Mrs Oliver uses her literary clout to befriend Miss Meredith’s friend and collect gossip about the past. I suspect that Mrs Oliver is a sly caricature of mystery fiction writers like Agatha Christie herself.

When I was in my teens, I read a lot of Christie books, all in French. It’s the second time I read a book with Poirot in the original. It’s a delight to read Poirot’s English and its French ring. Poirot never makes too many blatant grammar mistakes but here and there, his turn of phrase sounds French. Like here:

Je crois bien – a Grand Slam Vulnerable doubled. It causes the emotions, that! Me, I admit it, I have not the nerve to go for the slams. I content myself with the game.

It causes the emotions implies an improper use of the, something French native speakers struggle with when they learn how to speak English. When do we have to use nouns without articles? That’s a tricky question for us.

The I admit it is the literal translation of Je l’admets, which is often used in French but sounds weird in English. It’s the same about I content myself with the game, which stands for Je me contente de jouer and means I only care about the game. I’m not a native speaker myself but I don’t think one would use sentences that include it causes emotions, I admit it or I content myself with.

Here’s another example:

It is not my business – no. But, all the same, it offends my amour propre. I consider it an impertinence, you comprehend, for a murder to be committed under my very nose – by someone who mocks himself at my ability to solve it!

In this passage, you comprehend is the literal translation of vous comprenez which, in this context, means, you see. And someone who mocks himself comes from the French se moquer, which is reflexive. Poirot means either that someone makes fun of his ability to find out the murderer or wants to test it.

It amuses me to spot the things in the text. However, the language I certainly didn’t understand in this book is the one regarding bridge. I don’t know how to play bridge and I was totally lost in the explanations of the game, like in the first quote. I get the general meaning but not the subtelties that helped Poirot solve the crime.

Cards on the Table is an entertaining book, published in 1936 but it is timeless. Nothing from the outside world and its political affairs interferes in the characters’ lives. It is a good Beach and Publish Transport book. Un roman de gare, quoi!

The #1936Club starts tomorrow – some reading suggestions

April 11, 2021 26 comments

Tomorrow starts the #1936 Club co-hosted by Karen at Kaggsy’s Bookish Ramblings and Simon at Stuck in a Book. It lasts a week, from April 12th to April 18th.

I’m in with two books, Cards on the Table by Agatha Christie with clever Hercule Poirot and Keep the Aspidistra Flying by George Orwell with stupid Gordon. I should be able to post my billets about these two books in the upcoming week.

Incidentally, I’ve read two other books published in 1936 in the last four months.

In December, our Book Club had chosen War With the Newts by Karel Čapek, a stunning dystopian fiction. It’s an odd book, a strange patchwork of narration, board minutes, newspaper articles and other sources. It takes us to a fictional world where a population of working newts colonizes the world. It’s a humorous but serious declaration against the pitfalls of wild capitalism. If you haven’t read it, the #1936 Club might be the perfect time to do it.

In March, for Southern Cross Crime Month hosted by Kim at Reading Matters, I read Death in Ecstasy by Nagaio Marsh, a clever and entertaining investigation by Chief Detective-Inspector Roderick Alleyn and his journalist friend Nigel Bathgate. It’s a perfect read to spend an evening with a book and forget about the world. Readers of classic crime will have a great time with it.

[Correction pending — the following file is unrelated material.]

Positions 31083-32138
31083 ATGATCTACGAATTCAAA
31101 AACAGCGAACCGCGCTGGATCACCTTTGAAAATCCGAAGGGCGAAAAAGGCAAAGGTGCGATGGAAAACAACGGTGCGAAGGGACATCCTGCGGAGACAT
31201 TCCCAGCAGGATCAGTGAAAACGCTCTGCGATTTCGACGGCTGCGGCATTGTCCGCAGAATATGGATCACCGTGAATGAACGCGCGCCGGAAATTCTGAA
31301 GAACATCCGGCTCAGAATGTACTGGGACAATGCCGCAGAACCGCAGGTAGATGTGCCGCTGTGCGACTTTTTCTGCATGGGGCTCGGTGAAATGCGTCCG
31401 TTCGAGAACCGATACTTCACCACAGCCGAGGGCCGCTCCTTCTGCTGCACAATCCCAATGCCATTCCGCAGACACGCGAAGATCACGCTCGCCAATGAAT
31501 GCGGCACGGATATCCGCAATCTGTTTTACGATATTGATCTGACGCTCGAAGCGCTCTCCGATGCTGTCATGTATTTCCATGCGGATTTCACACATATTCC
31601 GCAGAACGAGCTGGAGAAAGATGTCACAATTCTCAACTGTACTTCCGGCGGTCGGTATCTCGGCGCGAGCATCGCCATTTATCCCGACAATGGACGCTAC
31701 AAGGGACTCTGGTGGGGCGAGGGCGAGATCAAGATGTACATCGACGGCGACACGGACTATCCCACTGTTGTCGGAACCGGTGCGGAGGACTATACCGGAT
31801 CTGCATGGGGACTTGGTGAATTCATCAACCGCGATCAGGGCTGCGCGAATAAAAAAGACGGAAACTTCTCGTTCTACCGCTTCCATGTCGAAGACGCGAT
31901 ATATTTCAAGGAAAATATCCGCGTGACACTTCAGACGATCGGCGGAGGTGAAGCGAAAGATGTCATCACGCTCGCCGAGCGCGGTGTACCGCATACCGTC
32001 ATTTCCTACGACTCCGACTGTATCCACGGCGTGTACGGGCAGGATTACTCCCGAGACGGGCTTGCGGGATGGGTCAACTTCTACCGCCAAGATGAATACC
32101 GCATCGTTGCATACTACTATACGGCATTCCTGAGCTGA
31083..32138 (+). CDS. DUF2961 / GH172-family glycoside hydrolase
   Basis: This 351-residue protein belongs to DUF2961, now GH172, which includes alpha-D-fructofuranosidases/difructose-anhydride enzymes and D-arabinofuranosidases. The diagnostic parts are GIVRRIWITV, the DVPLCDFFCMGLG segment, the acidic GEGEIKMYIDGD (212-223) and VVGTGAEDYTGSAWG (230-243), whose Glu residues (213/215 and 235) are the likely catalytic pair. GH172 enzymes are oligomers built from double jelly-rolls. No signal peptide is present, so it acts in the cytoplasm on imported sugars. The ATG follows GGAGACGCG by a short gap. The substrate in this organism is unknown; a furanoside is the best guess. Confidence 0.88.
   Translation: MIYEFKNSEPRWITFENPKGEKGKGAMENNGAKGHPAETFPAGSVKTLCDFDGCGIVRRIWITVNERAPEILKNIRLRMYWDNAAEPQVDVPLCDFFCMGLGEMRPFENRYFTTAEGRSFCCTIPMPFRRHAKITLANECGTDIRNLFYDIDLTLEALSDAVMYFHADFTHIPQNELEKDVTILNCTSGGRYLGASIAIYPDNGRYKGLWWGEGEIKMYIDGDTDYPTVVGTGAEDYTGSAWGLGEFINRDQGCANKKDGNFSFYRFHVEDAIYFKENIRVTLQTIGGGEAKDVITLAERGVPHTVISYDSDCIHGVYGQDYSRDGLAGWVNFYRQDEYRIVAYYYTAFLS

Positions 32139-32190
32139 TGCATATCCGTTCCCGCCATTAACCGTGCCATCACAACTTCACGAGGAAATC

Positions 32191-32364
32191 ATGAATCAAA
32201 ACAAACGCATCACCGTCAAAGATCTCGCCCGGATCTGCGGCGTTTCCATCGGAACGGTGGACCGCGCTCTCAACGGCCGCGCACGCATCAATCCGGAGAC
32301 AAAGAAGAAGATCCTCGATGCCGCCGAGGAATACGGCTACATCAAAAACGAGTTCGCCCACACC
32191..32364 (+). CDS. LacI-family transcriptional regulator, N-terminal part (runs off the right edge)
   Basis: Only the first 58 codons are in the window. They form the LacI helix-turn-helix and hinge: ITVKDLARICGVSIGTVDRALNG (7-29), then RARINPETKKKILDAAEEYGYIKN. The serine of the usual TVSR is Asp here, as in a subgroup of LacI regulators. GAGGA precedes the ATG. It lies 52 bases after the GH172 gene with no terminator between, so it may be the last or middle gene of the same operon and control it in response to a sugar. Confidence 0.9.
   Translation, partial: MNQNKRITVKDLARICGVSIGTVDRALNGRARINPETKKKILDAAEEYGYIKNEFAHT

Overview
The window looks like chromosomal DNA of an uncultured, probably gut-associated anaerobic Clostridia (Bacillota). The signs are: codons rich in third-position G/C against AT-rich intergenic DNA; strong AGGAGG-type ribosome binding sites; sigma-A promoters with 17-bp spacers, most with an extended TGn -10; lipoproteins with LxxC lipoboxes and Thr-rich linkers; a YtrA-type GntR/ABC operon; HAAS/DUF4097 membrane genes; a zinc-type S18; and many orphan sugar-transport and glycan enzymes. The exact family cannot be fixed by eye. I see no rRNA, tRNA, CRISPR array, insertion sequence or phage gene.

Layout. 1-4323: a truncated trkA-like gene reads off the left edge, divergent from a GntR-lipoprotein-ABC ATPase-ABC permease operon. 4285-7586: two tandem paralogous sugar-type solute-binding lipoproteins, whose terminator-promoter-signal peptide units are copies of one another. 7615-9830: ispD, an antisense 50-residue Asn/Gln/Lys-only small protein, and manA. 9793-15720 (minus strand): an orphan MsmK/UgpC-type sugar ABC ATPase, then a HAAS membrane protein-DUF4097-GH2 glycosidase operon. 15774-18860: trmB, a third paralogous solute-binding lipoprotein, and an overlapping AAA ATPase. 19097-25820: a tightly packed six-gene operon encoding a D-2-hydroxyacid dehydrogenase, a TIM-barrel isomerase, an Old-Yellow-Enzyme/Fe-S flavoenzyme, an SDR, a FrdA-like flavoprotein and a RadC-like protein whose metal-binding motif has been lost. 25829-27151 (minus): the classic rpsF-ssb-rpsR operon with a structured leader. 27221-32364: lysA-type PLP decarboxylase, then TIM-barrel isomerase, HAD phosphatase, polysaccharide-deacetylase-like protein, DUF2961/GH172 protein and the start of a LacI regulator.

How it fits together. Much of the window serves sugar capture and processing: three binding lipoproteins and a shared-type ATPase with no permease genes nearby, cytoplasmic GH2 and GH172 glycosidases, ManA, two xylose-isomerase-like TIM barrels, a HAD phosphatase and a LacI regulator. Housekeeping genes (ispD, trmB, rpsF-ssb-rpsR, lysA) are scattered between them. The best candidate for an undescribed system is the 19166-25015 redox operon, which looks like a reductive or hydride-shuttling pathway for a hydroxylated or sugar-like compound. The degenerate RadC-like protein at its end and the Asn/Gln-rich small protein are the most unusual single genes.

I also would like to draw your attention to Return to Coolami by Eleanor Dark. According to its blurb, it is an emotional novel that explores the psychological impact of four people thrown closely together during the course of a (…) two-day motor car trip from Sydney, across the Blue Mountains to the country property, Coolami. I heard of it in January, when Bill at The Australian Legend hosted his Australian Women Writer Generation 3 Week. I haven’t read it yet (I might read it in the summer when Lisa organizes her Eleanor Dark Week) but I’ve read her Lantana Lane and really enjoyed her writing.

I realize that this billet reveals one thing: how dynamic is our corner of the bookish bloggosphere. Events are numerous, varied and remain a wonderful and friendly opportunity to discover new books or eventually read ones lying on the TBR. Many thanks to all the bloggers who take the time to host such events.

Happy #1936 Club!

#1920Club. The Mysterious Affair At Styles by Agatha Christie – how you can hear French in Poirot’s English

April 15, 2020 25 comments

The Mysterious Affair At Styles by Agatha Christie (1920). French title: La mystérieuse affaire de Styles.

This time I was received with a smile. Monsieur Poirot was within. Would I mount? I mounted accordingly.

When I heard again about the #1920Club hosted by Simon, I decided to read The Mysterious Affair At Styles by Agatha Christie. I have fond memories of binge reading Agatha Christie when I was thirteen. I borrowed her books in French at the library and they were all in the collection Le Masque. I’ve always been fond of detective stories. In primary school I read a lot of Famous Five, Nancy Drew or Fantômette. I guess that Agatha Christie was the next step.

It’s been years since I’ve last read a book by her and I’d never read one featuring Hercule Poirot in the original and what a delight it was.

The Mysterious Affair At Styles is the first book with Hercule Poirot as a detective. Set in a rich country house in Essex during WWI, old Emily Inglethorp dies in her room from strychnine poisoning. We have the usual setting of such stories: the lady had just remarried to Alfred Inglethorp who is twenty years her junior. Her stepsons, John and Lawrence Cavendish, live with her and hate her new husband. She also has a young protégée, Cynthia. Hastings is friends with John and has arrived at the estate for a few weeks of R&R.